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No more mystery food

Vermont poised to mandate GMO labels on food

Vermont store
Stacy Brunner

Vermont is on the verge of becoming the third American state to require the labeling of foods that contain genetically modified ingredients.

State senators approved a GMO-labeling bill on Tuesday with a 28-2 vote, sending it back to the House, which approved an earlier version with a 99-42 vote last year. Gov. Peter Shumlin (D) has said he's likely to sign it.

The bill would require the words “partially produced with genetic engineering” to be stamped on packages of GMO-containing food sold in Vermont. The lists of ingredients would also need to specify which items contain GMOs. It would be illegal to market such foods as  “natural,” “naturally made,” or “naturally grown."

Connecticut and Maine have both recently passed similar laws -- but those laws will only take effect if enough other states do likewise. The two states don't want to face the inevitable lawsuits from Big Food on their own.

Vermont is the first state willing to go it alone. Its bill would take effect in July 2016. State lawmakers say they crafted the language of the bill carefully, hoping it could survive court challenges.

Read more: Food, Politics

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No-till farming’s Johnny Appleseed — in a grimy Prius

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Let’s start with Jeff Mitchell’s car. From the outside, it looks like a regular, if slightly dinged-up, white Prius. But inside it’s so messy that it’s hard for me to describe it without sounding like I’m exaggerating.

When I say the back seat is packed solidly with papers, I mean that literally: It’s as if Mitchell had pulled up alongside a set of filing cabinets and transferred everything that could fit into the back, carefully filling the leg space until it was high enough to be incorporated into the stack on the seats. The papers are wedged solidly together, three-quarters of the way up to the headrests.

There’s some PVC pipe back there too, some metal tools, a power cord, and some luggage. But that’s just what I could see on the surface. On the front dash there’s another layer of files, and a layer of dirt. And again, when I say dirt, I’m not overstating it. It’s not just a patina of dust; there are big clots of mud clinging to the face of the radio.

“What can I say?” Mitchell said when I asked about the state of his vehicle. “I’m embarrassed. People say I could just scatter seeds in here and they’d grow.”

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I was never able to get a straight answer out of Mitchell as to why his car was so squalid, but it’s easy enough to guess. He has spent years driving up and down California’s long Central Valley, from one field to another, asking farmers to sign up to try new conservation techniques. He estimates that the car has driven 600,000 miles, though he can’t say for sure: The odometer stopped at 299,999. The car really does have to function as a high-speed file cabinet, as well as a mobile tool shed and soil-sample transporter.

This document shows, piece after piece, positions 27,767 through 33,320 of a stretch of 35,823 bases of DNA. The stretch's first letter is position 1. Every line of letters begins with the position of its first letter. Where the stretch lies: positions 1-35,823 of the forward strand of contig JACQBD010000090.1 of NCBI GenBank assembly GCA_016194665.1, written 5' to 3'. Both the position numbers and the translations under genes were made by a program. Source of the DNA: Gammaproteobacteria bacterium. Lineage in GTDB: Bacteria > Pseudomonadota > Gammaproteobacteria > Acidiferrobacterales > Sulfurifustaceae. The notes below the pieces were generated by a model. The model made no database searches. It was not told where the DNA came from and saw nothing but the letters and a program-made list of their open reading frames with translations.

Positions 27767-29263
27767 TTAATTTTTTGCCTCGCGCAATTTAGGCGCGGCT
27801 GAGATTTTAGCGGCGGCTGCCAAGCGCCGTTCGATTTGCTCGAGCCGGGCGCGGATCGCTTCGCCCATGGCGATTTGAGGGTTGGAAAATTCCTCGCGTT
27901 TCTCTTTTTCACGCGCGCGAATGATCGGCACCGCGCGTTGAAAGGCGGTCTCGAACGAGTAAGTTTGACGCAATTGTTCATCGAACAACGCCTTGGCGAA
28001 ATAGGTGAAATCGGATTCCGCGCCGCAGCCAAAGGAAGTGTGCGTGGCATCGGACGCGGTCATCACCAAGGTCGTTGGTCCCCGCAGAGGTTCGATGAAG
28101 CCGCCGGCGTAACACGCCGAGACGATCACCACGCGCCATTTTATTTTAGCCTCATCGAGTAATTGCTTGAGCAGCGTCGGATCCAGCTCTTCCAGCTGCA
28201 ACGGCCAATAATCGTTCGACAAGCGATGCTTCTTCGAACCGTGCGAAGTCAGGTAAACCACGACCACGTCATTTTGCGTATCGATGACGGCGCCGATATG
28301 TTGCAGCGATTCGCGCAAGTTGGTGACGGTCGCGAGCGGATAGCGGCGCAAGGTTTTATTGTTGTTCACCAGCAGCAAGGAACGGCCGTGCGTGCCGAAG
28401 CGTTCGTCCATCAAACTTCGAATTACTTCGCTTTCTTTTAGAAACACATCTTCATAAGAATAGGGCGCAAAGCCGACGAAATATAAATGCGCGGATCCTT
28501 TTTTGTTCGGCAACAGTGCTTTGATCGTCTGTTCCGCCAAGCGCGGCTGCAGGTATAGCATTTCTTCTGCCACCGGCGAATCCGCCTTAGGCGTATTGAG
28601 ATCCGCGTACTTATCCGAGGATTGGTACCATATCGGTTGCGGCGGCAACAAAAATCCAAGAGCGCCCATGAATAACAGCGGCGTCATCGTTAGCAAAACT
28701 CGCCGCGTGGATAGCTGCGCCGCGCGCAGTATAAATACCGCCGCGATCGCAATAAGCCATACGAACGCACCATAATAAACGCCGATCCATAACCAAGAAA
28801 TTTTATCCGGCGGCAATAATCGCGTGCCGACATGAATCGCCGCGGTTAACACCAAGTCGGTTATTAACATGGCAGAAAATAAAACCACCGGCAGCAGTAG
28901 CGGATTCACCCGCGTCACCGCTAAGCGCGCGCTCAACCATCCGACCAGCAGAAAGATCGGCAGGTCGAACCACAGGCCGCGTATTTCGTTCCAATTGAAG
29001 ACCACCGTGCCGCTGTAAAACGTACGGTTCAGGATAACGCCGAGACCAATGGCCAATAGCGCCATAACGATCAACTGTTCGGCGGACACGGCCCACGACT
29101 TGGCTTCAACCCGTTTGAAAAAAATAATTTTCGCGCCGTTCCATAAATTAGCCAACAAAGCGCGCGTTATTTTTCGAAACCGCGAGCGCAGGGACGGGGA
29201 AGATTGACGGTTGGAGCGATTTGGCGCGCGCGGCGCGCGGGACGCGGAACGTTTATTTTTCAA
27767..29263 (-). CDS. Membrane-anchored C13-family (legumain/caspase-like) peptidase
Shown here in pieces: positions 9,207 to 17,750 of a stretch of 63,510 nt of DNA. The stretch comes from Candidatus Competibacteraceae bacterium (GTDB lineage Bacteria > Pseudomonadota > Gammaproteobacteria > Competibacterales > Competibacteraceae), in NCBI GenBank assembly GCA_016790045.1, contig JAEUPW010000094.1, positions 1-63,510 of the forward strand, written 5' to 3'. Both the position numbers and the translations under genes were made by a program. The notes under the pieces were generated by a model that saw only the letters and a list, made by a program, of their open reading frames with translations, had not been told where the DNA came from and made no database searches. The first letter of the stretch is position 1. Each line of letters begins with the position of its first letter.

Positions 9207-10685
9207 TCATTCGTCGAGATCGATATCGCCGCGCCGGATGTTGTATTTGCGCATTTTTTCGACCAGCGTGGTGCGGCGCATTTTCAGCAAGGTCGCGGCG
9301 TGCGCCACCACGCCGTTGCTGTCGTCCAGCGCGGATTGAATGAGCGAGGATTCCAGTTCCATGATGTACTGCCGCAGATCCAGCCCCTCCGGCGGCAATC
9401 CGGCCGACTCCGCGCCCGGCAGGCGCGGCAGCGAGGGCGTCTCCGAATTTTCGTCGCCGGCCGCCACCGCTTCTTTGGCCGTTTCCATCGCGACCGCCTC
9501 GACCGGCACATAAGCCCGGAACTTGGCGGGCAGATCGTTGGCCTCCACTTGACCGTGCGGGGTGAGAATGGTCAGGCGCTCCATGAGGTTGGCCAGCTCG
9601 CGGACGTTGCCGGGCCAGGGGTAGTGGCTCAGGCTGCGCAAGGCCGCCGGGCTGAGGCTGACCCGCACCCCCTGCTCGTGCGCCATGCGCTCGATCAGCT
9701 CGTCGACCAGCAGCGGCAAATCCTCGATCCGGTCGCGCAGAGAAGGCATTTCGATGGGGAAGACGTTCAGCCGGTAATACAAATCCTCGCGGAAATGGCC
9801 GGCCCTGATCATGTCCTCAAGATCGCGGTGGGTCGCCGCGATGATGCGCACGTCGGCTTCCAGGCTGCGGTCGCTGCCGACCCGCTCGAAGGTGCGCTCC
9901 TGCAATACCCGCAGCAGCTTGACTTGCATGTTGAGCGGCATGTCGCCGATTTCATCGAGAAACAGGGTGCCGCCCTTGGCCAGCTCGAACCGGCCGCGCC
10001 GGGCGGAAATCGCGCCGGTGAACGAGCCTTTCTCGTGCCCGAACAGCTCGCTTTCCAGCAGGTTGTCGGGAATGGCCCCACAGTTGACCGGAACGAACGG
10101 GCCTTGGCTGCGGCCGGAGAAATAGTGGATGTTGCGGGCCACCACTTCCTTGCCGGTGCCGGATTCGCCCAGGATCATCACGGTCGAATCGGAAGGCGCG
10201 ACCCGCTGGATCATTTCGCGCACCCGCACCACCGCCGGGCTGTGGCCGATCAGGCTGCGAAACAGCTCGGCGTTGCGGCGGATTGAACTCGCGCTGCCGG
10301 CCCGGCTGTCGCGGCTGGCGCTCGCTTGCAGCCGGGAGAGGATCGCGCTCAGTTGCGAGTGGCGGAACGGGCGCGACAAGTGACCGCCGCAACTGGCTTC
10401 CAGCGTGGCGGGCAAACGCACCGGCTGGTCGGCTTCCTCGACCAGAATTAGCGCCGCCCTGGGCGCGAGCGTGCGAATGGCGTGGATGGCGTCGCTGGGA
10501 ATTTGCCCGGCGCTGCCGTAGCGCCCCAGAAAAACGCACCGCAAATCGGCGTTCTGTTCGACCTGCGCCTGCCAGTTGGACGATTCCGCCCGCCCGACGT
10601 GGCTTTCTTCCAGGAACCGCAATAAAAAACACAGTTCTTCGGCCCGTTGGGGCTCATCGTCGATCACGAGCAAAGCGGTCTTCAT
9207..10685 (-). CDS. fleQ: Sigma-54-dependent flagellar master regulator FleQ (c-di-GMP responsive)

“So, is this basically your life?” I asked, after about an hour driving down highway 99.

Read more: Climate & Energy, Food

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Smells like teen spirit

Fearless teenage fish don’t run from climate change, death

Watch out, these hooligans will win any game of chicken.
Geir Friestad
Watch out, these hooligans will win a game of chicken or literally die trying.

When we were teens, we rebelled by stealing printer paper from the school library and staying out 15 minutes past curfew. Damselfish, however, really take that burn-the-world attitude to the next level.

A new study out this week in Nature Climate Change suggests that instead of making the fish scared for their very lives, ocean acidification lulls the little buggers into a false sense of security. Rather than being frightened by the smell of predators, the juvenile damselfish subjects of the experiment were more likely to be attracted, leading researchers to say: Dang it, teenagers! Didn't we warn you about the lionfish in the cool leather jacket?

Researchers gathered fish from sites near seafloor CO2 vents off of Papua New Guinea, where the water is already more acidic than the rest of the ocean -- though the researchers predict that the rest of the ocean could hit similar levels by 2100. The four species studied, common varieties of reef-dwelling damselfish and cardinalfish, were placed in tanks that were filled with various streams of water, some straight seawater, others conditioned to smell like predators.

Instead of being damselfish in distress, the CO2-habituated fish spent up to 90 percent of their time in the predator-stinking stream. In contrast, the control fish pretty much only hung out in the undoctored water like little goody-two-shoes. Other experiments involved chasing the fish around with a pencil, then seeing how quickly they emerged from a safe hiding spot; again, most of the acid-head fish just rolled their eyes.

Read more: Climate & Energy, Food

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We want the funk

This beer tastes like crap, and that’s a good thing

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The Great Beer Quest

If you’ve had a French, barrel-aged red wine, you’re familiar with the earthy (some say shitty) taste of Brettanomyces. Now the strain of wild yeast is slipping into craft beer.

Brettanomyces, or Brett for short, has a distinct “barnyard” flavor that reflects the soil it’s from. So Brett in beer could be a cool way of tasting the brew’s connection with the earth. It’s even central to some lambics and saisons. Santa Rosa, Calif., brewery Russian River makes a 100-percent Brett beer, “Sanctification.” (Forgive us, St. Brett, for the PBR we have imbibed!)

UC Davis viticulture professor Linda Bisson is one fan of the funk, according to Modern Farmer:

It can give you a nice spiciness, sometimes a clove character. To me there’s a little bit of leather -- new leather, not sweaty leather.

Read more: Food, Living

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It takes no tillage

Conventional farmers drop their plows in favor of conservation

Michael and Adam Crowell

The Michael and Adam Crowell duo works this way: Michael handles the crops, and Adam handles the dairy cows; Michael is the colorful wisecracker, and Adam is the straight man; Michael casts about for a word when his tongue outpaces his memory, and Adam fills it in; Michael is the father, and Adam is the son.